Memorable restaurants—from Da Paolino in Capri and Tra Vigne in Napa to The Little Door and Chateau Marmont in West Hollywood—are among the primary sources of aesthetic inspiration for Slatkin. And like any high-caliber restaurant kitchen, a full roster of specialists contributed to the home’s collaborative design process. The first order of business was to expand the house from its original two-bedroom footprint to make room for a family without disrupting the structure’s unique charm and character. That architectural task fell to L.A.’s Richardson Robertson III, a specialist in classical design, whose pièce de résistance is Fleur de Lys, Suzanne Saperstein’s sprawling Holmby Hills chateau. In the seamless addition, the Slatkins gained a spacious family room and two bedrooms, including the couple’s airy master suite.

To help strike the perfect balance of furniture and decor throughout the expanded house, Slatkin turned to lauded designer Thomas Beeton, whose work the couple had previously admired in a magazine. “When we met Tom, we immediately hit it off,” she says. “Working with him was like cooking a banquet from scratch—it required cooperation, attention to detail, flexibility and many shopping trips.” To gain familiarity with his clients’ sensibility and way of life, Beeton traveled with them and traded ideas over multiple meals. “Tom helped us divide the spaces with intimate seating arrangements so that the rooms still felt cozy,” says Slatkin. He also devised richly pleasing color schemes such as the living room’s deep chocolate and whisper-pale chartreuse, or the intense spectrum of saturated pinks in the dining room. Single pieces of furniture speak volumes about the spirit of the house, such as the French deco iron chairs placed in the entryway. “They’re the only furniture in the room,” Slatkin points out. “They say, ‘We don’t take ourselves too seriously here,’ and, ‘We reserve this space as a thoroughfare for scooters and wagons and kids jumping off the stairs.’”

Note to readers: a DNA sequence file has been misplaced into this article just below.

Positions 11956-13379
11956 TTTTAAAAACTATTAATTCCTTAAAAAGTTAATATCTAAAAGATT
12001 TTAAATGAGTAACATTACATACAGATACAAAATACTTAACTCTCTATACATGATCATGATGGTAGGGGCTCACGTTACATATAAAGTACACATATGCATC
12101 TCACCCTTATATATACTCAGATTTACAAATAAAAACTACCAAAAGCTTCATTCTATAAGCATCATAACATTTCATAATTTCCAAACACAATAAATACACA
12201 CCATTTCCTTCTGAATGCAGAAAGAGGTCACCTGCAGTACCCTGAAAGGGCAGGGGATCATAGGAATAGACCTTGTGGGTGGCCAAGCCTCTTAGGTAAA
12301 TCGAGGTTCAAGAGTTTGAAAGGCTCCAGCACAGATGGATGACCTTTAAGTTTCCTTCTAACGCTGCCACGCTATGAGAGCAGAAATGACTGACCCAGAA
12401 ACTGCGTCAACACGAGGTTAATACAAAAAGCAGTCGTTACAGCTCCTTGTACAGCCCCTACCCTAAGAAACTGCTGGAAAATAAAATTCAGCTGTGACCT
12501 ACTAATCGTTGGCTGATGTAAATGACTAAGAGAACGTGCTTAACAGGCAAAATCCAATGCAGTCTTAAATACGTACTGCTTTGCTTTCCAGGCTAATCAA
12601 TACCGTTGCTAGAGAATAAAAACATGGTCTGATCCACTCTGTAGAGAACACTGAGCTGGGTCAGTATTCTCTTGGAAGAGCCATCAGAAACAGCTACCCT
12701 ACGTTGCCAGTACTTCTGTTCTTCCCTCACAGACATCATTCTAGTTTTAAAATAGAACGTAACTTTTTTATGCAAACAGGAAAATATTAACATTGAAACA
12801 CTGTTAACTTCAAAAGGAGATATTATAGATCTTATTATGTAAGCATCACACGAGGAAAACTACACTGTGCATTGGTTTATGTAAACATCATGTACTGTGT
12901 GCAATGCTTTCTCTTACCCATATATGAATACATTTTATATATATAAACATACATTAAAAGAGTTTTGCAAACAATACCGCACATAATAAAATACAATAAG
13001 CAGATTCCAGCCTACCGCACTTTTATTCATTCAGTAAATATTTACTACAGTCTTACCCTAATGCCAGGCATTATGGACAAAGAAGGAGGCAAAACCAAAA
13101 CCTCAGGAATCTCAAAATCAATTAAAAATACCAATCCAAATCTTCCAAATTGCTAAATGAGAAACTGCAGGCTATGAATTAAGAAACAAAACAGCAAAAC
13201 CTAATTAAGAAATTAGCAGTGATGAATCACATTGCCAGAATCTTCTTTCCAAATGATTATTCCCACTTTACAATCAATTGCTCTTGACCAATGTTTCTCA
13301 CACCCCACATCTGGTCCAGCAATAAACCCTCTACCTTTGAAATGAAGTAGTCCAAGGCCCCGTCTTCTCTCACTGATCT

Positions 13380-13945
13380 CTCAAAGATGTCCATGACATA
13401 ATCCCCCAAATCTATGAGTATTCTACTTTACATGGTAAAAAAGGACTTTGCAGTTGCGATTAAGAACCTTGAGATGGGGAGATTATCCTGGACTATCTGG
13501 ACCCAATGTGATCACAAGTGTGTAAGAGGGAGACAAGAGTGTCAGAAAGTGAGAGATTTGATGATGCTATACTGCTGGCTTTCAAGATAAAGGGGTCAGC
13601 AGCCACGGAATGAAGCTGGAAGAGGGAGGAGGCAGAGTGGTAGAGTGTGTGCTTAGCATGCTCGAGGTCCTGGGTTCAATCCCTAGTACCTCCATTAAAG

A few more creative voices joined the conversation three years ago when the Slatkins began considering the construction of a pool house. Initially, Dana felt the addition would be unacceptably over-the-top, while Edward wanted to create a space for the kids to gather. The couple turned to architects Toni Lewis and Marc Schoeplein, who eventually helped them create a small but substantial house that feels perfectly in tune with the main residence. For the interior, Slatkin collaborated with L.A. designer Danielle Eber, who had originally assisted Beeton on the house. The two-story structure’s girth, which contains two bathrooms, a changing area, a small kitchen and a living room, is neatly hidden by its placement on a sloping hillside. “We ended up basically building a second home,” she notes, “but one that fortunately will never involve braving the L.A. traffic to get to.”

Like the rest of the Slatkins’ home, the pool house hums with the coziness created by a mix of styles of textures that are all rooted in the same elegant point of view. Earthy trunks of petrified trees rest next to sleek armchairs covered in nubby, pleasing-to-touch fabrics. The sum effect of the house’s varied notes is equally inviting as it is inspiring. “For me, sticking with one style or genre would be like cooking with only one type of oil,” says Slatkin. “I guess I design like I cook— with a little of this and a little of that, always starting with quality ingredients.”

Written and edited by Nathan Cooper.
PHOTO: Lisa Romerein.